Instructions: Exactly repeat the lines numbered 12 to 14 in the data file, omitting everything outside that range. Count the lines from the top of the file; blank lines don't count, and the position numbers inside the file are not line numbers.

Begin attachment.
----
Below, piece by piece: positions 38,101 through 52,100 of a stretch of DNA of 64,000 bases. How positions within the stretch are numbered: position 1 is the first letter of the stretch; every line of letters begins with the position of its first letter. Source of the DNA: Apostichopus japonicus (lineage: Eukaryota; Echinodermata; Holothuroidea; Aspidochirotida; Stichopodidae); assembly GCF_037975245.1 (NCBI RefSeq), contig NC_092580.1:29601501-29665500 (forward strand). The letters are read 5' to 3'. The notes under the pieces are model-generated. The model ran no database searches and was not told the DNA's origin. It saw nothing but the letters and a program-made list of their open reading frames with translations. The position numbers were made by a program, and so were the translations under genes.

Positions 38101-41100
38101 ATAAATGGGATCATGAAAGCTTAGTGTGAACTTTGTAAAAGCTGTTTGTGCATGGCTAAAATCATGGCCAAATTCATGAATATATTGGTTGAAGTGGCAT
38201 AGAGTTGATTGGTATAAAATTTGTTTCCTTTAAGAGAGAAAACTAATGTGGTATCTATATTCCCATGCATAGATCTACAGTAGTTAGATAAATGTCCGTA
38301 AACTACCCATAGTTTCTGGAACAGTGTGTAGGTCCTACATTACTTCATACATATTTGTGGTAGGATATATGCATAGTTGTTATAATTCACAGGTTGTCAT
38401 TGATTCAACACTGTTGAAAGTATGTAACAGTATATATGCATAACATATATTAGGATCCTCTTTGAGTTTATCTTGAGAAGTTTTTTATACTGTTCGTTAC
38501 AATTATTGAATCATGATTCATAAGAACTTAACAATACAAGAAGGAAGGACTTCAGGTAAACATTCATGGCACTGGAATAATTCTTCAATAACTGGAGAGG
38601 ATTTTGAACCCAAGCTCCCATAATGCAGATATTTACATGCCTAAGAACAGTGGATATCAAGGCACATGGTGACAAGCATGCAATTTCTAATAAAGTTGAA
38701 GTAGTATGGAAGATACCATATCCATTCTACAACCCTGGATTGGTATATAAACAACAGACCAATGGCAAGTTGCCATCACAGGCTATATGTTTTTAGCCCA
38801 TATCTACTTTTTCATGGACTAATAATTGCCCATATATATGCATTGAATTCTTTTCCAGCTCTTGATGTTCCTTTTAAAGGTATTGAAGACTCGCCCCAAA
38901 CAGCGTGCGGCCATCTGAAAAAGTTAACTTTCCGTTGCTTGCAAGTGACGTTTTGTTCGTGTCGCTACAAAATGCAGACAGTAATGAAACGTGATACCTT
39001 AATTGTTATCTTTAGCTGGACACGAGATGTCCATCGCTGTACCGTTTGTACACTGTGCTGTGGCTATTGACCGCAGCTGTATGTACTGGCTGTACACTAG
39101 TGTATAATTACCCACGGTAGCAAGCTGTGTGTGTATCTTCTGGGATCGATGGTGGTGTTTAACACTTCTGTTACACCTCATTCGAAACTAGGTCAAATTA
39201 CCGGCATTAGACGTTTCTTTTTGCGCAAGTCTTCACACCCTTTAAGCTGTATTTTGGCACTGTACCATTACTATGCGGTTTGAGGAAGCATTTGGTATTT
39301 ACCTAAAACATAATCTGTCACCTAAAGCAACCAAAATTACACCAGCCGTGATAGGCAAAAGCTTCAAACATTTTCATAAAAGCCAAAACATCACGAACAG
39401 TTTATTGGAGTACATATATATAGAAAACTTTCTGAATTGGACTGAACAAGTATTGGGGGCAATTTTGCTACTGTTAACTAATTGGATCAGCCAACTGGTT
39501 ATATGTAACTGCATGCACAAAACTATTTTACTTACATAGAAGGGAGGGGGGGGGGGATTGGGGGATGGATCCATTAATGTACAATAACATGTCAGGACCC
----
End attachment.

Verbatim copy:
39001 AATTGTTATCTTTAGCTGGACACGAGATGTCCATCGCTGTACCGTTTGTACACTGTGCTGTGGCTATTGACCGCAGCTGTATGTACTGGCTGTACACTAG
39101 TGTATAATTACCCACGGTAGCAAGCTGTGTGTGTATCTTCTGGGATCGATGGTGGTGTTTAACACTTCTGTTACACCTCATTCGAAACTAGGTCAAATTA
39201 CCGGCATTAGACGTTTCTTTTTGCGCAAGTCTTCACACCCTTTAAGCTGTATTTTGGCACTGTACCATTACTATGCGGTTTGAGGAAGCATTTGGTATTT